Deng G, Lin H, Seidman A, et al. A phase I/II trial of a polysaccharide extract from Grifola frondosa (Maitake mushroom) in breast cancer patients: immunological effects. J Cancer Res Clin Oncol. 2009;135(9):1215-1221.
Phase I/II dose escalation trial
Thirty-four postmenopausal breast cancer patients (≥18 y) with resected stage I, II, or III breast cancer who were free of disease after initial treatment were enrolled sequentially in 5 cohorts.
Study Parameters Assessed
Grifola frondosa (Maitake) liquid extract was taken orally at 0.1, 0.5, 1.5, 3, or 5 mg/kg twice daily for 3 weeks. Peripheral blood was collected at days −7, 0 (before the first dosing), 7, 14, and 21 for ex vivo analyses. The primary endpoints were safety and tolerability. In addition and of more interest, dose-response curves were calculated for 20 immunological endpoints.
Researchers found that oral administration of Maitake medicinal mushroom extract during a 3-week period is well tolerated. No dose-limiting toxicity was experienced up to 10 mg/kg per day. The intermediate dose (5-7 mg/kg per day) was associated with the most prominent functional changes, such as increased production of interleukin (IL)-2, IL-10, tumor necrosis factor-α and interferon-γ by subsets of T cells.
Another notable finding is that this agent appears to be associated with the production of both stimulatory (IL-2) and suppressive (IL-10) cytokines. This is contrary to the usual public perception that medicinal mushroom extracts boost immune function.
The clinical effect of the balance of these cytokines is unknown. In general, the immunological changes observed were moderate. No immunological parameters increased more than 100% from the pretreatment baseline.
Among the 20 immunological parameters, there was variability in the dose response curves: Some parameters showed a smooth decrease or increase in response to ascending doses of Maitake; others showed the greatest effect at an intermediate dose and less effect at higher dose. The variation in the shape of dose response curves illustrates that Maitake has a different influence on various aspects of the immune system, such as CD+ T cells and granulocytes.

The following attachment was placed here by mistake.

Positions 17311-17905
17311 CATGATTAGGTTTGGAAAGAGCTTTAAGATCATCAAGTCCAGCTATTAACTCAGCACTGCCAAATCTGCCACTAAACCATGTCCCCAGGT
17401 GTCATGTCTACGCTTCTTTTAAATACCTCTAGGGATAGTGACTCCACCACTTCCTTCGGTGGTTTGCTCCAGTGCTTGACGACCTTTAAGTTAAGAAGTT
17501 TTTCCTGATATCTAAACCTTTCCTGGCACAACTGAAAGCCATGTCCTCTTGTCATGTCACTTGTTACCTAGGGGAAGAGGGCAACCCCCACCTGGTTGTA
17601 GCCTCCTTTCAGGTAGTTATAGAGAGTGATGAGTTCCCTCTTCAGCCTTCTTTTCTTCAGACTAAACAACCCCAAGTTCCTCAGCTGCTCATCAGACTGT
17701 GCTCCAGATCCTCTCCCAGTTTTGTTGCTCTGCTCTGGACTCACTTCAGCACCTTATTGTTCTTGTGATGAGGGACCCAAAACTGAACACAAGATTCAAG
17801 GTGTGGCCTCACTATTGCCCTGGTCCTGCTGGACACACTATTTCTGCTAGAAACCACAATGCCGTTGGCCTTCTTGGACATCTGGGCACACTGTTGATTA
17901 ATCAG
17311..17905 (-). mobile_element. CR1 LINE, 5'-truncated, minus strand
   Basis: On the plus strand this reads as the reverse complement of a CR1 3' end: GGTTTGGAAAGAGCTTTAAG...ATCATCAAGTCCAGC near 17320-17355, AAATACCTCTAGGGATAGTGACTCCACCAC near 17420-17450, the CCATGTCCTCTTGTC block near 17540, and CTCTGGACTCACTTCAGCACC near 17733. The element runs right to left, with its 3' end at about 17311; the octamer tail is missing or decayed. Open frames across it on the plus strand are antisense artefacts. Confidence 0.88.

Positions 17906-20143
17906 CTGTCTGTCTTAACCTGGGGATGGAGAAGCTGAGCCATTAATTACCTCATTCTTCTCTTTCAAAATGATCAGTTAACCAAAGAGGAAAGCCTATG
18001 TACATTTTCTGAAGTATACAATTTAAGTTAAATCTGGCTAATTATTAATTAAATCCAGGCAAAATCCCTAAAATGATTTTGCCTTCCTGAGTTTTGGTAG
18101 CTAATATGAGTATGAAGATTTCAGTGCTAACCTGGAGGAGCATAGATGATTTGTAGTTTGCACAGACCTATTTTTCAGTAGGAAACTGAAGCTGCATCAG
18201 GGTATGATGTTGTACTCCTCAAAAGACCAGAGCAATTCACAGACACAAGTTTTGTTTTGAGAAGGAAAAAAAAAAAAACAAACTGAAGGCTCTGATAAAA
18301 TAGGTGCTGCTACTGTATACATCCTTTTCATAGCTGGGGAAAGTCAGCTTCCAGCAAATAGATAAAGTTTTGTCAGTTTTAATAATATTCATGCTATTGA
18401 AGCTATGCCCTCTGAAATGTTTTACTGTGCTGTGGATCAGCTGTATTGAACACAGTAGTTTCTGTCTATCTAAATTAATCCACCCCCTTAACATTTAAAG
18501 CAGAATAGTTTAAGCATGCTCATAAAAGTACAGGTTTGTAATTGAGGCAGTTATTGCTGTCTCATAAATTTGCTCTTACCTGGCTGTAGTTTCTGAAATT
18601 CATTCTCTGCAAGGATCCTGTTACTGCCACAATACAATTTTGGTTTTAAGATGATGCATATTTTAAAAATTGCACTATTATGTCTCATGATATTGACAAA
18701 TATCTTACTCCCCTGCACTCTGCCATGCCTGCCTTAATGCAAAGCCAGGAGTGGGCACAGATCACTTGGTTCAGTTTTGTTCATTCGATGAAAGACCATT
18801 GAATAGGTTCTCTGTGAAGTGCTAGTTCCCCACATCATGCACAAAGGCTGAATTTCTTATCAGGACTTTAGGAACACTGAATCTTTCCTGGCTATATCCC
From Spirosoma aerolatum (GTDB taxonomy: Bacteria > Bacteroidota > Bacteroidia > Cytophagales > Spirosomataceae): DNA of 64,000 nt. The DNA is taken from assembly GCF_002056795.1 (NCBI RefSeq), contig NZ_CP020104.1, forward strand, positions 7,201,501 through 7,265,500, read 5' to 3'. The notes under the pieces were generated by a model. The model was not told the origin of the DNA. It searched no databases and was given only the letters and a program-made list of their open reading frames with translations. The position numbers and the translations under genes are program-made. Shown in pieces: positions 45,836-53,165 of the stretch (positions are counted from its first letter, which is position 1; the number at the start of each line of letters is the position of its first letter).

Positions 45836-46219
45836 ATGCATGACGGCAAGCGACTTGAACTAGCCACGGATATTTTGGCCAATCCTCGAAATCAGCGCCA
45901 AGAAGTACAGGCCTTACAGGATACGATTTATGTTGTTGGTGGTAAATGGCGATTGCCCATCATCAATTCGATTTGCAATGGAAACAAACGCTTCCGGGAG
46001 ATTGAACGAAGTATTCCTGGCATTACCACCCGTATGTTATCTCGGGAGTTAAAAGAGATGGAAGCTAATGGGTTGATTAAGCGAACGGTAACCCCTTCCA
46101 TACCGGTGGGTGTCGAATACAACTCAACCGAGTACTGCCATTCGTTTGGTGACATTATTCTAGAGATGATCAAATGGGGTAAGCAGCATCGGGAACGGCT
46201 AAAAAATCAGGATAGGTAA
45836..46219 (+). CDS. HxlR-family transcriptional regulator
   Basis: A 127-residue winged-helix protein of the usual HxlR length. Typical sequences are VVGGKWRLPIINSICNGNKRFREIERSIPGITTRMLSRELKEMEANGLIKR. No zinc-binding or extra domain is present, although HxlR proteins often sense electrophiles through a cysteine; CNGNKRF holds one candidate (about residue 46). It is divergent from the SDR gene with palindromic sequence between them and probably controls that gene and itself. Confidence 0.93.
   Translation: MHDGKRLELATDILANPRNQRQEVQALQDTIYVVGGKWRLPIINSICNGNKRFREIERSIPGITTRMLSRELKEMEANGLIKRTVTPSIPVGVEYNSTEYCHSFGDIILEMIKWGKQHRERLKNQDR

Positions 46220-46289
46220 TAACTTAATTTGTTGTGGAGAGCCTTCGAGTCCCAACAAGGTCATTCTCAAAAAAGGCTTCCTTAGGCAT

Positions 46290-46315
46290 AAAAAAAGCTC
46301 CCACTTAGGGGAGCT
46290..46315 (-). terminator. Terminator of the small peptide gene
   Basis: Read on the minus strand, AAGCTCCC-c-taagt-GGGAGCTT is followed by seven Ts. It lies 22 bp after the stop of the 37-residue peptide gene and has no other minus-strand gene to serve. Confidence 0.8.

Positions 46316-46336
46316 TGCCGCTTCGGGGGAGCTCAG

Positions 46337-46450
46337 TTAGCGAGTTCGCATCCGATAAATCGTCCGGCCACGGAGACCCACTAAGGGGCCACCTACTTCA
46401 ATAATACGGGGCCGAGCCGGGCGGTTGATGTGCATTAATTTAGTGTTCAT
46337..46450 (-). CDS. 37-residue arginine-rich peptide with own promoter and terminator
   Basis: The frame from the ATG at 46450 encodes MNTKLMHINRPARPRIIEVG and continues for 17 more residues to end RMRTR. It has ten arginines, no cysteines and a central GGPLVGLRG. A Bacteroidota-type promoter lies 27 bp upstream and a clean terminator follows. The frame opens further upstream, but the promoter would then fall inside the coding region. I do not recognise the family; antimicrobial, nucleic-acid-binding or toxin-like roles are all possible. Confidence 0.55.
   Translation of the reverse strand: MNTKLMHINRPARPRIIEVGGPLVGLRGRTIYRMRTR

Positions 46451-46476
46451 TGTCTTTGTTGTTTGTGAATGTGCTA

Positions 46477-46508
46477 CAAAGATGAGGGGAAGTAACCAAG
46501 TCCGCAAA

This study illustrates the fact that the effects of botanical extracts are complex. Substances such as water-based extracts or ethanolic extracts or whole Maitake are considered immunostimulatory, but this study suggested mixed actions. The suppressive cytokines are involved with downregulating inflammatory responses. The meaning of these results are not entirely clear; more investigation is needed to see if these multiple actions of Maitake have an amphoteric (overall balancing) effect or in fact an adverse effect on those with certain low levels of cytokines. What this most clearly illustrates for practice is that we should not look at these substances clearly as immune upregulators. In many clinical conditions, we may want simultaneous decreases in inflammation and increased action of some defensive infection or tumor-fighting cytokines. As the authors point out, “immunomodulator” is perhaps a more appropriate term for this medicinal fungus than “immunostimulator.”
In this trial, no apparent clinical changes were observed, but the study was not designed to look for clinical efficacy endpoints. It is clearly a small sample size (34) that is divided into 5 groups. Nevertheless, as an in vivo study done on a patient population that often consumes immune-enhancing dietary supplements, the fact that the pharmacological actions and the dose-response curves are so variable from 1 extract and dose to another suggests further queries are necessary to see what the biological effects truly are.